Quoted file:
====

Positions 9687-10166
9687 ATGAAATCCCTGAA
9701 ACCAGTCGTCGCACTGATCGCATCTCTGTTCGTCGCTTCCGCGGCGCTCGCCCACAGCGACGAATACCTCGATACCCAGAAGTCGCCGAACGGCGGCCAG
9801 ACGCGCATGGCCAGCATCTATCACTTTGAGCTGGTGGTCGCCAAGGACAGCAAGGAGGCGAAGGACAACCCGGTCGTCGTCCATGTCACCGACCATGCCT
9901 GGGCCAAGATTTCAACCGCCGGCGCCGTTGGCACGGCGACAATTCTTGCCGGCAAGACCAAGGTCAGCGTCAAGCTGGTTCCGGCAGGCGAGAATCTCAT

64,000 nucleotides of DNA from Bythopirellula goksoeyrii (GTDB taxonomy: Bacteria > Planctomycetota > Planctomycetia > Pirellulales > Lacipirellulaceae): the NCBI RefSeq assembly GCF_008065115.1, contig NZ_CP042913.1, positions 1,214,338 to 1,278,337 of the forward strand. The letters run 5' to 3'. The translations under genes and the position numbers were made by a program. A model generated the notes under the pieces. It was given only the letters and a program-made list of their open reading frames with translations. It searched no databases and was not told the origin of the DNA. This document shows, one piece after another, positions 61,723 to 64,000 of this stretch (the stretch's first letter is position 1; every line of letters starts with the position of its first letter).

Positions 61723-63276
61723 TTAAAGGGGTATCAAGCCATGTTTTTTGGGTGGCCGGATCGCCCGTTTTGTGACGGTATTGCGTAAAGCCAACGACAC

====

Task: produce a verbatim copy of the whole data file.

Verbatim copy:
Positions 9687-10166
9687 ATGAAATCCCTGAA
9701 ACCAGTCGTCGCACTGATCGCATCTCTGTTCGTCGCTTCCGCGGCGCTCGCCCACAGCGACGAATACCTCGATACCCAGAAGTCGCCGAACGGCGGCCAG
9801 ACGCGCATGGCCAGCATCTATCACTTTGAGCTGGTGGTCGCCAAGGACAGCAAGGAGGCGAAGGACAACCCGGTCGTCGTCCATGTCACCGACCATGCCT
9901 GGGCCAAGATTTCAACCGCCGGCGCCGTTGGCACGGCGACAATTCTTGCCGGCAAGACCAAGGTCAGCGTCAAGCTGGTTCCGGCAGGCGAGAATCTCAT

64,000 nucleotides of DNA from Bythopirellula goksoeyrii (GTDB taxonomy: Bacteria > Planctomycetota > Planctomycetia > Pirellulales > Lacipirellulaceae): the NCBI RefSeq assembly GCF_008065115.1, contig NZ_CP042913.1, positions 1,214,338 to 1,278,337 of the forward strand. The letters run 5' to 3'. The translations under genes and the position numbers were made by a program. A model generated the notes under the pieces. It was given only the letters and a program-made list of their open reading frames with translations. It searched no databases and was not told the origin of the DNA. This document shows, one piece after another, positions 61,723 to 64,000 of this stretch (the stretch's first letter is position 1; every line of letters starts with the position of its first letter).

Positions 61723-63276
61723 TTAAAGGGGTATCAAGCCATGTTTTTTGGGTGGCCGGATCGCCCGTTTTGTGACGGTATTGCGTAAAGCCAACGACAC